Oversized Load and Lane Obstruction Accidents

Regulations require that truck drivers hauling overweight and oversized loads – those that exceed a width of 8.5 feet, a height of 8.5 feet, or a weight of 23 tons – obtain specialized permits to do so. Depending on the nature of the cargo, they may also need to:

  • Place signs on the back and front of the flatbed trailer indicating an oversized or overweight load
  • Post warning signs informing drivers that the load exceeds one-lane barriers
  • Place specialized lights and flags on the flatbed to warn drivers about the potential danger
  • Hire escort vehicles to operate in the front or back of the truck (or both) to guide the vehicle, monitor the cargo, and warn other drivers
  • Travel at a legally reduced rate of speed
  • Make periodic stops to check tire treads and ensure cargo is secure.

Unfortunately, our Experienced Truck Accident Lawyers are aware of far too many serious and fatal crashes that occurred because shippers misled authorities about the cargo’s weight, forced truckers to take minimal rest breaks to reduce delivery time, or failed to hire the necessary escort vehicles to avoid the added costs.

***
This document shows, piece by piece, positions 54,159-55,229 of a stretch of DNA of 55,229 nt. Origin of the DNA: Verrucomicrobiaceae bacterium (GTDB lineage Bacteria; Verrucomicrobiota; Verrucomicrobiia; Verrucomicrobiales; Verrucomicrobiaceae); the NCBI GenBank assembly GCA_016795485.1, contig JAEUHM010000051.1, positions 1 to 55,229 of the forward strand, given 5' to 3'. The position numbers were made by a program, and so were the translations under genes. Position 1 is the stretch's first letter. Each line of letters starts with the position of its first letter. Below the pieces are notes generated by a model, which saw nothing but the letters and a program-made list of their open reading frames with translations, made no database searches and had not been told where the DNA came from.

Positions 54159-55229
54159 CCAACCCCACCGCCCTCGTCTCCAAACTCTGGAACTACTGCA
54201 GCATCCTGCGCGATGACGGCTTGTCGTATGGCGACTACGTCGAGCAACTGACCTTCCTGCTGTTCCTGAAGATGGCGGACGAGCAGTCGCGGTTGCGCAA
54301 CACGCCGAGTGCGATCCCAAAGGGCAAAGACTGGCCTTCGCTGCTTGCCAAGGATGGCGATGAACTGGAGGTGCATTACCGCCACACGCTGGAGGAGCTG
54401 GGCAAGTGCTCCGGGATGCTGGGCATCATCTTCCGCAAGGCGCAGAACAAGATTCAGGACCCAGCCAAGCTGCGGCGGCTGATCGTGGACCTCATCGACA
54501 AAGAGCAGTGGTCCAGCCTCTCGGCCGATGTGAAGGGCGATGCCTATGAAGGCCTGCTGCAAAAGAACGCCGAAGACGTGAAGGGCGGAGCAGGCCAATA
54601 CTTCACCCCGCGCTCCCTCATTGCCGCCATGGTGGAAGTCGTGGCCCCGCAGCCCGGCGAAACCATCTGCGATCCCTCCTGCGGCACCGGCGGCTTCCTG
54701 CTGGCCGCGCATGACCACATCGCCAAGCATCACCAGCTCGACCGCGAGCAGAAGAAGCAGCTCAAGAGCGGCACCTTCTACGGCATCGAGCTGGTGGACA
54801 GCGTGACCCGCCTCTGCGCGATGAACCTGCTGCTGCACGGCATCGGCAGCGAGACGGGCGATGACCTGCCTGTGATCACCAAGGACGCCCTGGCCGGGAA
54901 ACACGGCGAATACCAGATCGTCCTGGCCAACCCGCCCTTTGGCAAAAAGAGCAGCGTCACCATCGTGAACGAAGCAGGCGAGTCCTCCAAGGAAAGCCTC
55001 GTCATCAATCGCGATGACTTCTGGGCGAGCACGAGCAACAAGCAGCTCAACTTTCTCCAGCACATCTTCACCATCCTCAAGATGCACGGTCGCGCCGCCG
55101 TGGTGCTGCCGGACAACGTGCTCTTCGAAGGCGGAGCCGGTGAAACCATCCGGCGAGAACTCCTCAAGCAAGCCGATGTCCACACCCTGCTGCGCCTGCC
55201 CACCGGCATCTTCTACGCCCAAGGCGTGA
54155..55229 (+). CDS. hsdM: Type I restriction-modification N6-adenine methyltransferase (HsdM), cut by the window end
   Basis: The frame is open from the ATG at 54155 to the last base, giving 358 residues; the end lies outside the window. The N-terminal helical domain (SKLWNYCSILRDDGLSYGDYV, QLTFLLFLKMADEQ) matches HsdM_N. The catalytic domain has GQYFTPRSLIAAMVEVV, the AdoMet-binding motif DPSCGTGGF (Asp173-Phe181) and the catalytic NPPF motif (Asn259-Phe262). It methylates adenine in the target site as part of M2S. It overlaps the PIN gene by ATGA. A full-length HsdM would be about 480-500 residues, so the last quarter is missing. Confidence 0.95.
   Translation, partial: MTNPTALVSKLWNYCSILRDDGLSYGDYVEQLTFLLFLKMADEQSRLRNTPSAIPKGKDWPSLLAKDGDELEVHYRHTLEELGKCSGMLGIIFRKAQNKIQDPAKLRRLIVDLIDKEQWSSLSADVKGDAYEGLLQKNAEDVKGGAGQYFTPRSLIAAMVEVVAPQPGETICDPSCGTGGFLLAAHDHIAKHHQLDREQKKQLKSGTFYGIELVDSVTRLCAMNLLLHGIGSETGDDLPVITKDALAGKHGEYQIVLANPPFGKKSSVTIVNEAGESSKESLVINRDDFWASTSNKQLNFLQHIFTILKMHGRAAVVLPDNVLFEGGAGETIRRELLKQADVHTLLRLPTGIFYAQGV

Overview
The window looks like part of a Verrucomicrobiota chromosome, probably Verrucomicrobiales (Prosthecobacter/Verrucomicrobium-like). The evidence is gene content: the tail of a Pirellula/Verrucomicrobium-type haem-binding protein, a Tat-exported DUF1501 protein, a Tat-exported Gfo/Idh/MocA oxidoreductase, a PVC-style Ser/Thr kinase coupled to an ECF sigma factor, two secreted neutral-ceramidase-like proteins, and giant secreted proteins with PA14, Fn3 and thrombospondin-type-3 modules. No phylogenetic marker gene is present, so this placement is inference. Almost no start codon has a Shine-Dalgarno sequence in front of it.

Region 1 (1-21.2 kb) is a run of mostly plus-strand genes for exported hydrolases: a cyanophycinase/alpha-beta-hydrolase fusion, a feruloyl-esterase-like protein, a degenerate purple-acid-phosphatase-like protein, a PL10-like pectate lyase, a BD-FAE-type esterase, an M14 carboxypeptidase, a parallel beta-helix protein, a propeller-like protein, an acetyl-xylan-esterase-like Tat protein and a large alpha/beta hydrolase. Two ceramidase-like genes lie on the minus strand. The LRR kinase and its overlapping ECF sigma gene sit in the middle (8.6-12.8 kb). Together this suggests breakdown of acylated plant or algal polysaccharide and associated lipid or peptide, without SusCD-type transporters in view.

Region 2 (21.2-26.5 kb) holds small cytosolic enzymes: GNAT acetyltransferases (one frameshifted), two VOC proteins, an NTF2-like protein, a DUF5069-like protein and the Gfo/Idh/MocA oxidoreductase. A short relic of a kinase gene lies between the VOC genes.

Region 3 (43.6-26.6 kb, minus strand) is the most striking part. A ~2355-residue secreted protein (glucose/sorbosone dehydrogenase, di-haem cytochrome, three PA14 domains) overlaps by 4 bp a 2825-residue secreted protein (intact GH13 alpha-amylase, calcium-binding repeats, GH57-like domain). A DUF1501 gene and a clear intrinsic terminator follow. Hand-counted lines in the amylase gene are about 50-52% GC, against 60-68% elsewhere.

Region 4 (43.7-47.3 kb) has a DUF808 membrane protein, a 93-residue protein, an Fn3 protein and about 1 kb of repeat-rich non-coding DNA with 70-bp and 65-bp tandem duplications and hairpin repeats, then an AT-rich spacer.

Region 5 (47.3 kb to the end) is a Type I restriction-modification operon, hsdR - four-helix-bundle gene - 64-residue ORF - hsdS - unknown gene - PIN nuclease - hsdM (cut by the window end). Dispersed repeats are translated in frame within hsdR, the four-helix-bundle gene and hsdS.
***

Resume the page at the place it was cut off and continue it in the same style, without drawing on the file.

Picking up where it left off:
Overloading and Weight Distribution

Because open flatbed trucks have no vertical space limitations, it’s much easier to stack cargo without regard for a truck’s actual power and weight limits.  But overloading and poor weight distribution only increase the potential for a rollover or jackknife truck accident, either of which could cause the flatbed to lose some or all of its cargo.

An overloaded or poorly loaded truck is also more likely to collide with other vehicles when the driver is forced to brake quickly on wet pavement or  to avoid other vehicles or road hazards.

Unsecured Loads

Because of the open cargo area, flatbed truck accidents frequently result from unsecured and lost freight. For this reason, federal regulations require that drivers use industrial-strength straps, chains, or tarps to secure most flatbed loads and make periodic inspections to ensure cargo won’t come loose.

Flatbed truck crashes involving lost cargo and unsecured loads are almost always preventable and usually result from over-tightening of straps, the use of inadequate chains, or a failure to replace worn safety equipment. When a flatbed truck loses its load, there’s a high likelihood that flying cargo will smash windshields on other vehicles, obstruct the roadway, and trigger a multi-vehicle crash with the potential to cause serious injury and even death.